The United States pretty much stands alone in completely outlawing medical marijuana. Marijuana laws in other countries and nations such as Austria, Canada and the United Kingdom have legalized medical marijuana in some form or other.
In 2008, Austria approved cannabis cultivation for scientific and medical uses.
In Germany, medical marijuana has been available for prescription since the 1990’s.
In Spain, medical cannabis was decriminalized over a decade ago. Several studies in Spain focused on how marijuana impacts people suffering from AIDS, cancer and other terminal and auto-immune diseases. The results of the studies led to the establishment of many consumption clubs and user associations in that country. The first such club was established as far back as 1991, and each is a nonprofit association that grows cannabis and sells it at cost to members.
In the U.K., possession of small quantities of cannabis does not warrant an arrest or court appearance much at all.
In Belgium, it is legal to consume and possess small quantities in one’s own home.
In Canada, medical marijuana was legalized in 2001.
In Mexico, cannabis was decriminalized for personal use of up to 5 grams in 2009.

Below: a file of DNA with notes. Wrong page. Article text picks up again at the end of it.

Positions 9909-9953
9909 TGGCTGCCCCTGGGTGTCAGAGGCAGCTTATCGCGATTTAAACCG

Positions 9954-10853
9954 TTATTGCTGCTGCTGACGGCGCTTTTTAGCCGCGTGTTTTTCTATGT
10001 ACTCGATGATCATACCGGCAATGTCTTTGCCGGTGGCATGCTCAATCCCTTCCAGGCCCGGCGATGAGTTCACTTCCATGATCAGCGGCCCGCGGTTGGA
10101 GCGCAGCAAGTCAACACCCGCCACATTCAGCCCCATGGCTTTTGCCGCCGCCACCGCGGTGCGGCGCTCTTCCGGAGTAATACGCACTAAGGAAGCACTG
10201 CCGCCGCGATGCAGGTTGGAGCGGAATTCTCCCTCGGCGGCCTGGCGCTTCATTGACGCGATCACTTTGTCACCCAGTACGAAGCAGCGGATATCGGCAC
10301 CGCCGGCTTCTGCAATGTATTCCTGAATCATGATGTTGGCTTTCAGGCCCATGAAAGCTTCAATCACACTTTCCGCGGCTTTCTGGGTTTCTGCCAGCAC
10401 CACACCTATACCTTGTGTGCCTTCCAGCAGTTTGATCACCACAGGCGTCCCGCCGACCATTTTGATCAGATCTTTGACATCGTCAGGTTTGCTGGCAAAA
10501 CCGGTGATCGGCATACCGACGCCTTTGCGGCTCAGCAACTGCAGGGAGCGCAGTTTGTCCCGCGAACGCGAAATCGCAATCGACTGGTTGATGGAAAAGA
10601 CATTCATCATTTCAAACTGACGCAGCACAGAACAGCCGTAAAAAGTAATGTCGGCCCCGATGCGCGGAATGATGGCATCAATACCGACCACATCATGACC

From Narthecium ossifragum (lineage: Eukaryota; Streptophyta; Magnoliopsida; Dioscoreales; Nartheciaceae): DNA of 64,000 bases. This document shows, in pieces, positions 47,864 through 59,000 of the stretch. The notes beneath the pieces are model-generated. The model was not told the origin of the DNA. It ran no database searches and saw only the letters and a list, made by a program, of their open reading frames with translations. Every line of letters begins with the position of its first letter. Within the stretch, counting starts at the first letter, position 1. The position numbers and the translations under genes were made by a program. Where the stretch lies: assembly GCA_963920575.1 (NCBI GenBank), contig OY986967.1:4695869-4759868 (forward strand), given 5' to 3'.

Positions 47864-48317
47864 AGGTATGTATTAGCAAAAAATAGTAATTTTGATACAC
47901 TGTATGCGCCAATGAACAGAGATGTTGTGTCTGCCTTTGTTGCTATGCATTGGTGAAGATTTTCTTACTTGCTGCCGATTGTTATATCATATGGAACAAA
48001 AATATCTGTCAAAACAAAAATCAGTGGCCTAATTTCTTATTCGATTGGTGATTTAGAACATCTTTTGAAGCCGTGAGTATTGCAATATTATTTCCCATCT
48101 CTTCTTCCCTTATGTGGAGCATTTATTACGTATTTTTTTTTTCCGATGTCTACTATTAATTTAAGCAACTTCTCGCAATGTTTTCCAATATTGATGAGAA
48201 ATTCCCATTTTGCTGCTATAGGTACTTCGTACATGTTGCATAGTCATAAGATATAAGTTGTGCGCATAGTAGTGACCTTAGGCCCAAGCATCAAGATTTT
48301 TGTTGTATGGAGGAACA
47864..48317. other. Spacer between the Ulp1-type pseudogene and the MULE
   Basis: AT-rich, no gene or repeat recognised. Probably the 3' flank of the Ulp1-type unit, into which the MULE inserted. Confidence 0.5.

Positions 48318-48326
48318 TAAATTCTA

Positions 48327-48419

In Argentina, marijuana is legal for personal use in small amounts and for consumption in private locations. Public consumption is also accepted among young adults and overlooked by police in many cases.
In Colombia, marijuana is legal in small amounts for personal consumption.
In China, marijuana is legal…except for recreational drug use. Cannabis is cultivated for its seeds and fiber and is used in many medicines.
In Australia, marijuana was decriminalized for personal use in quite a few territories.
As you can see, many “industrialized” nations such as China and even Canada have far more progressive marijuana laws in other countries than the United States, and many countries widely accept the impact marijuana has as a medical drug. While the overall stigma still surrounds “pot” in the states, many other nations have accepted its use.